ORIGINAL 10:33 AM REPORT: The mayor and city tech boss Bill Schrier (a West Seattleite) have just started a briefing on the new look of seattle.gov –
you can watch live above. Notes as we go. Key points: This is the result of a usability study; it streamlines “the interface to five portals instead of nine.” The search feature is stronger, Schrier explains. Also, the right-side links to elected officials, on the home page’s right side, will include their Facebook and Twitter links. There’s a dropdown toward the middle of the page to get you to the relatively new “My Neighborhood” maps, which include layers for 911 calls (not all “live” – there’s a few hours’ lag for police reports) and police reports.
(10:44 am) The mayor is noting that the new look does NOT run throughout all seattle.gov pages yet. Schrier says Knowledge As Power is the firm that has conducted a usability study that helped pave the way for some of the changes they made. He also notes there are 100,000 pages on the city website at the moment so “it will take a long time for us to circulate through (all the pages) to upgrade its look and feel.” The mayor says ask.seattle.gov will be launched in the future for people to post questions – and he says his office will monitor and forward questions to appropriate departments. He says he intends the web to be used more for engagement than to just “push information out to people.”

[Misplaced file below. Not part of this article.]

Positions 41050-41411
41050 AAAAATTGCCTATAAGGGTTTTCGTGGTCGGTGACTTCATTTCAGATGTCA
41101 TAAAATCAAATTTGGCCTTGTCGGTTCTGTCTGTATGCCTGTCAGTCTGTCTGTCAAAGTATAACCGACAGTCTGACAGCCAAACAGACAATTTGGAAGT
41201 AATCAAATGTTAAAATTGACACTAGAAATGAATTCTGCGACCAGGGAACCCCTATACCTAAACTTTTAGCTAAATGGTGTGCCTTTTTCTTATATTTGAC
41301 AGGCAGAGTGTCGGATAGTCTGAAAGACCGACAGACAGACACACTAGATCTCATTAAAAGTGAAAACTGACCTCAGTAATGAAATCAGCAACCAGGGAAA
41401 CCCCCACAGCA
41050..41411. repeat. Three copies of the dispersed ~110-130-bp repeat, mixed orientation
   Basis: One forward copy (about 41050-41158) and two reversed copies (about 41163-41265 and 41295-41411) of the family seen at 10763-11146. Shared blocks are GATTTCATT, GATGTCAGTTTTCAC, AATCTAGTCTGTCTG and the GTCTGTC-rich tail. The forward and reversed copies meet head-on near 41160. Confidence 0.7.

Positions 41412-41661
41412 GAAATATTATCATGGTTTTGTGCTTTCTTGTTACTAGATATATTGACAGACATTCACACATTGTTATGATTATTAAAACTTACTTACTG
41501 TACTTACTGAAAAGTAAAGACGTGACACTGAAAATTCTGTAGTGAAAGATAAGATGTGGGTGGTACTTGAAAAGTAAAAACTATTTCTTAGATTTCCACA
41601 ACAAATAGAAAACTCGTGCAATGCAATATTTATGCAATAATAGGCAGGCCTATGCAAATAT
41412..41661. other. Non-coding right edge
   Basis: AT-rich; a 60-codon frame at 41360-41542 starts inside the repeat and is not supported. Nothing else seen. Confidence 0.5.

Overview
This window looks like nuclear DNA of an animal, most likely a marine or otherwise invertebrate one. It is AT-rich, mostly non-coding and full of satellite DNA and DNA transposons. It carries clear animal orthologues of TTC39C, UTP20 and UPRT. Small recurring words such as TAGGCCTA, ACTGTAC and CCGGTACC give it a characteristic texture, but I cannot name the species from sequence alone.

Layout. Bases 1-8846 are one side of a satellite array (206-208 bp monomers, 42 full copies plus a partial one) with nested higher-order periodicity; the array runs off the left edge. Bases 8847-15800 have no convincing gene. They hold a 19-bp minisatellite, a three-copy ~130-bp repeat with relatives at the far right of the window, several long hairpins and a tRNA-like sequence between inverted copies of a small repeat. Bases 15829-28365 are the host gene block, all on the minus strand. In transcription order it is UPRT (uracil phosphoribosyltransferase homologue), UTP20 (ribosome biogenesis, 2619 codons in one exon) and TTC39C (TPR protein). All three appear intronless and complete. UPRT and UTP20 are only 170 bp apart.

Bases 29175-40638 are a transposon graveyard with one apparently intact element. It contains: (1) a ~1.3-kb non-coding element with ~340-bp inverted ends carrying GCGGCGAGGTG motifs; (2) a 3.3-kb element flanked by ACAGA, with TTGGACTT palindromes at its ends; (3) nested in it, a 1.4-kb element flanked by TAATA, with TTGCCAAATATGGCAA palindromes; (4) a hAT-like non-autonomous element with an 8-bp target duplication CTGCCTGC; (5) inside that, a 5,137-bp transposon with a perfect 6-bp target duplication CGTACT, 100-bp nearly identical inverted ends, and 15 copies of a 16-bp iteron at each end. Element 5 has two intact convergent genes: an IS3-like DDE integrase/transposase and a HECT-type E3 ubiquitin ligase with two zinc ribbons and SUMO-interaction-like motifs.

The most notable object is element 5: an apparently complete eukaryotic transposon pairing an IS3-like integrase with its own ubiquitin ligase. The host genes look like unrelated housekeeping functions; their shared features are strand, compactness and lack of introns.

(10:49 am) Questions/answers now. We asked about personalization. Not yet, but my.seattle.gov is still in the works. Another question: Mobile “light” version of the site? Answer: Not yet. Question: Cost of this redesign? Answer: Less than $5,000 in outside resources (Knowledge As Power says their usability study cost the city less than $1K – their report’s been published online, reps from KAP just said).
(11:01 am) The mayoral media availability has now moved on to other Q/A which so far have included Fire Department staffing, the Viaduct questionnaire to be discussed by WSDOT this afternoon, and two City Council bills the mayor opposed.
(11:28 am) The briefing’s now completely concluded. When the video we streamed live earlier is available in archive, we’ll bring back the link. In the meantime, we had a few post-briefing chats: One reason the redesign didn’t include mobile is the cost, Schrier says – they’d made a budget request but it would have been more than $150,000.